- Did you put yourself on your support team? You’re going to need you. Commit to believing in yourself and supporting yourself through this.
Once you have built your team, it’s time for -
Phase Two: Train
In this phase, a marathon runner builds the body they need to run the race. They run and lift weights. They clock the miles and put in their reps.
The same idea applies to you, except instead of building your body, you’re building your portfolio.
In this phase, DO NOT worry about applying for jobs. One thing at a time. You’re not running the race yet. Right now, you’re building the body (portfolio) you need to run the race.
So here’s how we train effectively: we start with a plan, based on our goals.
Different marathon runners have different goals. An elite runner may want to run a sub-3-hour race this time; a beginning runner may just want to finish the damn thing!
There is no right or wrong goal: there is only YOUR goal.
So think about your goals. Where are you hoping to end up? Is it your dream to work on party-based RPGs? Would you love to write for mobile games? Think about what kind of jobs you want to apply for.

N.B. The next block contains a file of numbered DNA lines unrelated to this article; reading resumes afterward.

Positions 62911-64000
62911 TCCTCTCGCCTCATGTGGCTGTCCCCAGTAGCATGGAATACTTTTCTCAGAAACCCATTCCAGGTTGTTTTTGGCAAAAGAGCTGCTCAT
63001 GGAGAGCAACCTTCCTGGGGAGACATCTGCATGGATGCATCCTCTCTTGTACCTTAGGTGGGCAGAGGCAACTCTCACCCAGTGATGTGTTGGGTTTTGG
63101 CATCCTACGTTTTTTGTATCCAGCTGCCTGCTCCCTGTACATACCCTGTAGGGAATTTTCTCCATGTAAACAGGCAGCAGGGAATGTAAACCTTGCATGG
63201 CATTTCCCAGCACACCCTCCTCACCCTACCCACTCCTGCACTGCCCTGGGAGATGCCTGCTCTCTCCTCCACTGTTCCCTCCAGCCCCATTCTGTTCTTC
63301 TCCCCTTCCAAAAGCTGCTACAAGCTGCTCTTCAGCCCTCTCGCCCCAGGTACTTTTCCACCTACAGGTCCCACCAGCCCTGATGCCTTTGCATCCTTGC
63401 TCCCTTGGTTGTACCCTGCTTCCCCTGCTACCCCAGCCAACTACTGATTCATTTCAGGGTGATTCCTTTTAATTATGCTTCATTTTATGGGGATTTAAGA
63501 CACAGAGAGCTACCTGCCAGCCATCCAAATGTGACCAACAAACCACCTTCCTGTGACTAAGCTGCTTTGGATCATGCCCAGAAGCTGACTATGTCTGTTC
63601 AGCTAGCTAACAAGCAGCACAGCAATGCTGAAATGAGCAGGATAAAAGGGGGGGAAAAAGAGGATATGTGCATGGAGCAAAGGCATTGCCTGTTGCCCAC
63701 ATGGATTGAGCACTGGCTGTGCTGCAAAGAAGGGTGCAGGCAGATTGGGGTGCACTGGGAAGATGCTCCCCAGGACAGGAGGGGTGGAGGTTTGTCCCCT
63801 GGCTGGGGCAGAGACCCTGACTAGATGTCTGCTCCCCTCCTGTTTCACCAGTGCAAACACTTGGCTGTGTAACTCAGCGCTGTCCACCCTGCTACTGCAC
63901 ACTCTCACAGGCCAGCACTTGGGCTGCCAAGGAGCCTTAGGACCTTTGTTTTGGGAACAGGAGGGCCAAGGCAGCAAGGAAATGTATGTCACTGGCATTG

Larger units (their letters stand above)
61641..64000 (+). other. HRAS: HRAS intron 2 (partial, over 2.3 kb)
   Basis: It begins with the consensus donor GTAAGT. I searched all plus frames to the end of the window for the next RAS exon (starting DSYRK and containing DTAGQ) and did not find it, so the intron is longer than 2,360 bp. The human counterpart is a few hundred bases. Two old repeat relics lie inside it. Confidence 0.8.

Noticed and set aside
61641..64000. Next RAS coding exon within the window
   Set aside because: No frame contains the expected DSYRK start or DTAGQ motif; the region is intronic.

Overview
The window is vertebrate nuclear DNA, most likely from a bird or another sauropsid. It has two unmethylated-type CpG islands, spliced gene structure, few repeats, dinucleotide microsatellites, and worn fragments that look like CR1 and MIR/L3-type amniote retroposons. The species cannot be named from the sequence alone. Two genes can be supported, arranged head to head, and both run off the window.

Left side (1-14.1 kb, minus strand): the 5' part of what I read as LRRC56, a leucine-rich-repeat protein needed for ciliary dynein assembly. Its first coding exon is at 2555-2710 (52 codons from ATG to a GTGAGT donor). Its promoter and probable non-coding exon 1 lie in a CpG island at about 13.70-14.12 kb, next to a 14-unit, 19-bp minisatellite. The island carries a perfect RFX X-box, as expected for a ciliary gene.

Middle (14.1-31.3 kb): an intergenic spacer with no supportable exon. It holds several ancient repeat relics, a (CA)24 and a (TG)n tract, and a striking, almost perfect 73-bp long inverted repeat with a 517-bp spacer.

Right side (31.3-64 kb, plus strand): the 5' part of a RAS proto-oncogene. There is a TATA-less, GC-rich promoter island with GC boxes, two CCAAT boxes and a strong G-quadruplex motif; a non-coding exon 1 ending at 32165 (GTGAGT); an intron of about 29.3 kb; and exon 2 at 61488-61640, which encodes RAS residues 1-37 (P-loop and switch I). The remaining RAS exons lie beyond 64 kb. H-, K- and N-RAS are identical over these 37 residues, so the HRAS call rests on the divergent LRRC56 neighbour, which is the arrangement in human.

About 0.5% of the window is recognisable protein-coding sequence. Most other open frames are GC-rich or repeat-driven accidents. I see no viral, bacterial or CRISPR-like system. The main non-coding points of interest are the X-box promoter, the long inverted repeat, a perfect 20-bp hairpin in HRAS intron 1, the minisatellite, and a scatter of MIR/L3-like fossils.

(Pro tip: Don’t say “I’ll work anywhere!” Be honest with yourself. What kind of games will allow you to do your best work as a writer? What games inspire you? Give yourself a bullseye, so you know where to aim.)
Do you have your goal?
Great! Now build a portfolio plan around that goal. Here’s how:
- Look at the types of games you want to work on
- Make a list of the types of writing you see in those games
- Plan to create one sample of each type of writing
So, for example, if you want to work on party-based RPGs, you will probably need a branching-dialogue sample in your portfolio, right?
And if you are more into games that DON'T use branching dialogue, well...maybe you don't need that in your portfolio.
The beauty of having a clear goal is that it helps you figure out what you DON’T need.
YES! You don't actually have to do ALL the things! Just the right things. And your plan lets you know what the right things are.
So once you have your goal and your portfolio plan, here’s what you do:
That’s right. Put yourself on a writing schedule, get the work done, and also REST. Marathon runners need rest days and you do, too.
If you follow this process, you will wake up one day and realize that you are READY. You will have completed your portfolio plan! FINALLY!!!
Now, just like a runner lacing up their shoes for the big day, you're ready for -
Phase Three: Run Your Race
Fact: you can’t train and race at the same time. You're either training, or you're racing.
So put the portfolio down. It’s done. It’ll be there when you need it. Trust.
It's time to shift your focus. It's go time.
All a marathon runner needs to do in this phase is run the race.
Simple. But not easy.